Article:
Warren unveils plan to address substandard military housing

Sen. Elizabeth WarrenElizabeth Ann WarrenTop Sanders adviser: Warren isn't competing for 'same pool of voters' Eight Democratic presidential hopefuls to appear in CNN climate town hall In shift, top CEOs say shareholder value not top goal MORE (D-Mass.) on Friday unveiled a plan to address widespread issues in military housing run by private contractors, underscoring her efforts to promote new ideas and policies in her campaign for the White House.

Warren, who has been notable in the race for the Democratic presidential nomination in outlining policy goals, discussed the plan in a Medium post shared by her campaign press office.

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It was also unveiled as a Senate bill co-sponsored by three fellow members of the Senate Armed Services Committee, Sens. Richard Blumenthal (D-Conn.), Martin HeinrichMartin Trevor HeinrichOvernight Defense: Dems talk Afghanistan, nukes at Detroit debate | Senate panel advances Hyten nomination | Iranian foreign minister hit with sanctions | Senate confirms UN ambassador Senate committee advances nomination of general accused of sexual assault House passes bill requiring CBP to enact safety, hygiene standards MORE (D-N.M.) and Kirsten GillibrandKirsten Elizabeth GillibrandThe Hill's Morning Report - Trump on defense over economic jitters F-bombs away: Why lawmakers are cursing now more than ever White House offers reassurances amid recession fears as 2020 candidates sound alarm MORE (D-N.Y.), who is also running for president.

“Today I’m rolling out a plan to improve our military housing, protect families from abuse, and hold private developers accountable for the promises they make to those who serve our country,” Warren wrote in the post.

“The way I see it, this is not complicated. It’s not even a close call. No matter where they are stationed, the very least we owe our military personnel is a safe, affordable place to live.”

A companion bill in the House is being sponsored by Rep. Deb HaalandDebra HaalandWarren tells Native Americans: 'I have made mistakes' Warren unveils Native American policy plan Booker eyes farm conservation, reforestation and wetlands restoration in climate plan MORE (D-N.M.).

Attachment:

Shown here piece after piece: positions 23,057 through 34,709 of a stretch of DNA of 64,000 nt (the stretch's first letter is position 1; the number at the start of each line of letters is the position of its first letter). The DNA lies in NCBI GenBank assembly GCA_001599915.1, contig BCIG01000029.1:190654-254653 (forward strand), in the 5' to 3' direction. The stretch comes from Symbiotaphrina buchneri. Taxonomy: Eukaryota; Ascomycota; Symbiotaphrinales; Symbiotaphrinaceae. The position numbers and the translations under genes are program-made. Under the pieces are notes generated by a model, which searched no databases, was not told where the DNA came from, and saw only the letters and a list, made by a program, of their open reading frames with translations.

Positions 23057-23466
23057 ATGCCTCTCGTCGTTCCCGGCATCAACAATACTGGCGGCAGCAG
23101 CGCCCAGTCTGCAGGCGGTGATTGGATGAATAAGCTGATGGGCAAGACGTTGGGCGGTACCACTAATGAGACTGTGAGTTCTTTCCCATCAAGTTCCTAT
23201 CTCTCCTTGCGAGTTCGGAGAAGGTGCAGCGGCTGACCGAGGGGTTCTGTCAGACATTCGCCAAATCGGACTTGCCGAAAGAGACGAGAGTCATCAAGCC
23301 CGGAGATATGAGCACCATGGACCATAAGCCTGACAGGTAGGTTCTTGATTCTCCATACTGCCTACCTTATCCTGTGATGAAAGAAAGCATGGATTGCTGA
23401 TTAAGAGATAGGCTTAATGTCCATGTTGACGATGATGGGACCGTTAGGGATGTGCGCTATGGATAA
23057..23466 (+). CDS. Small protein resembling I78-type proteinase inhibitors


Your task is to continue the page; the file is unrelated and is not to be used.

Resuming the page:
A 2018 Reuters investigation followed by a series of congressional hearings have unveiled deplorable living conditions in military housing, including black mold, rodent infestations and collapsing ceilings.

The issue has prompted bipartisan outrage, with lawmakers vowing to address it in this year’s annual defense policy bill.

The Pentagon has also proposed some solutions, including a tenant bill of rights that would allow tenants to withhold rent and move at no cost if repairs aren’t made.

Warren’s plan, too, includes a tenant bill of rights.

In addition, the bill would mandate regular and unannounced inspections of the housing by independent, certified inspectors.

The plan would also establish a resident survey, public database of complaints and an annual report on housing conditions.

The Pentagon would also have to publish the details of housing contracts in the Federal Register and require that each landlord annually submit to the Pentagon financial statements that would then be published publicly.

It would also mandate that leases be standardized across the Defense Department and would require the Defense secretary to establish formal written guidance for entering into and renewing contracts, including the ability to withhold payment or rescind a contract if a housing provider breaches the terms.

The bill would also cover medical costs of anyone with health issues caused by the unsafe housing conditions. 

“All three of my brothers served, so I know the responsibility we have to our service members, veterans, and their families,” Warren wrote in her post. “Failing to provide adequate housing impacts morale and negatively affects retention and readiness. Most importantly, it’s a breach of trust owed to those that volunteer to defend our country.”